16. In accordance with the Commission’s instructions, informal discussions were held between members of the Committee and the American, French and Turkish consuls in Jerusalem. Members of the Committee also held informal consultations with the representatives of the Government of Israel.

17. The Committee left Jerusalem together with the Conciliation Commission between 16 and 22 April for the meeting in Lausanne with representatives of the Arab States and of Israel which began on 26 April. During its initial discussions in Lausanne, the Committee drew up two questionnaires, the purpose of which was to elicit the views of the delegations concerning the following points: the degree of internationalisation desirable and practicable in Jerusalem; the guarantees and international sanctions considered necessary to ensure the international regime; the administrative and judicial organs to be established; the measures to be taken for the demilitarisation of the area; the question of customs frontiers and the desirability of possibility of establishing Jerusalem as an economic “free zone”; and measures for the protection of and access to the Holy Places inside and outside the Jerusalem area. The questionnaires were transmitted to the Arab delegations and to the delegation of Israel between 3 and 5 May 1949. In handing these questionnaires over to the interested delegations, the Committee made it clear that they were purely exploratory in character and that they should not be regarded as in any way prejudging the final issue.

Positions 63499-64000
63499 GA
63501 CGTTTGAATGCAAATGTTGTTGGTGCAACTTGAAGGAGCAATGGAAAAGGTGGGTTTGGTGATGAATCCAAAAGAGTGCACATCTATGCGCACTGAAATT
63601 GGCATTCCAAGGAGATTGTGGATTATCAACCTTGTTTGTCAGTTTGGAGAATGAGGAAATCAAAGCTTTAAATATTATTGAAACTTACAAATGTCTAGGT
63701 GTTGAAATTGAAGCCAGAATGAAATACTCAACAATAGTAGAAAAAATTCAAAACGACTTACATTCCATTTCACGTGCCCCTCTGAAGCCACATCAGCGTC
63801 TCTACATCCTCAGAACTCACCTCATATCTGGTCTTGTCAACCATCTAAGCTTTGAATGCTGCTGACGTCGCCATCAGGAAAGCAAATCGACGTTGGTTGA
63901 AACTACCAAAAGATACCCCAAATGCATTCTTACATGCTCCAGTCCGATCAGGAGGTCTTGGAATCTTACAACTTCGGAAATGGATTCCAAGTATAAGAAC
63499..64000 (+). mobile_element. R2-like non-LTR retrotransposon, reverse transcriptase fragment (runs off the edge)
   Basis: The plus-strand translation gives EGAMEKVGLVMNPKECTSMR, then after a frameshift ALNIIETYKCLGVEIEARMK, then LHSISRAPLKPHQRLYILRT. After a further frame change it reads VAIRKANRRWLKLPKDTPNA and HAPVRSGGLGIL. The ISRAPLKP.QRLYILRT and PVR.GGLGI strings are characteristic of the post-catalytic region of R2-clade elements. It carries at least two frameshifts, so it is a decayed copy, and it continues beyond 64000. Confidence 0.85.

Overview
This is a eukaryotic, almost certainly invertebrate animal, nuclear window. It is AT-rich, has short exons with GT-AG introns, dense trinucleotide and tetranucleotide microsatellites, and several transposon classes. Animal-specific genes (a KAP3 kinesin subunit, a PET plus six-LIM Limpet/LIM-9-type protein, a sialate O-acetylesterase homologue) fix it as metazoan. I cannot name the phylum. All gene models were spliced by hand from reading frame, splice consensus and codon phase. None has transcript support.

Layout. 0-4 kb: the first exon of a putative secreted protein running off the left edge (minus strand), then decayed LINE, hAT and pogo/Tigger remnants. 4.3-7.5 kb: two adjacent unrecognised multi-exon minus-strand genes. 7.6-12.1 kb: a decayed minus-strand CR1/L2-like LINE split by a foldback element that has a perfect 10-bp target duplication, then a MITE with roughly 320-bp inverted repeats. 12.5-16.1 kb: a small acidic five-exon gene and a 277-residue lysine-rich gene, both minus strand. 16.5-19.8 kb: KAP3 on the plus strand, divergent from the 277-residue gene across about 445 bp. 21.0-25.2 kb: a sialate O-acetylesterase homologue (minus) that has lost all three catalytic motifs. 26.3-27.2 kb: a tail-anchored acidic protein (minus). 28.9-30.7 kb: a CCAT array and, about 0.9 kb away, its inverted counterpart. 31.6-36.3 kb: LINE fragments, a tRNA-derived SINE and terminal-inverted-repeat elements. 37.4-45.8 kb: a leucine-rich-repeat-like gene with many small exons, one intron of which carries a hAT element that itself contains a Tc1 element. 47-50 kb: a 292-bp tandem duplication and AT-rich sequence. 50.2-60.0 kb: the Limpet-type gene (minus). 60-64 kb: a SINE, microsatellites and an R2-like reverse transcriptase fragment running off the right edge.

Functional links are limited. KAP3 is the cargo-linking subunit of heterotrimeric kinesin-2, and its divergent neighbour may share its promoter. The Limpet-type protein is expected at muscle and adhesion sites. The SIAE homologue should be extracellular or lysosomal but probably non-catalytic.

18. At the same time the Committee communicated to the delegations, for their consideration, a tentative list of shrines and sites in Palestine regarded as Holy Places. The list had been drawn up on the basis of particulars made available to United Nations organs on various occasions by representatives of certain religious communities and by the Government of Palestine. The Committee made it clear to the delegations that it did not regard the list as comprehensive and the delegations were asked to make such alterations and additions to it as they deemed appropriate.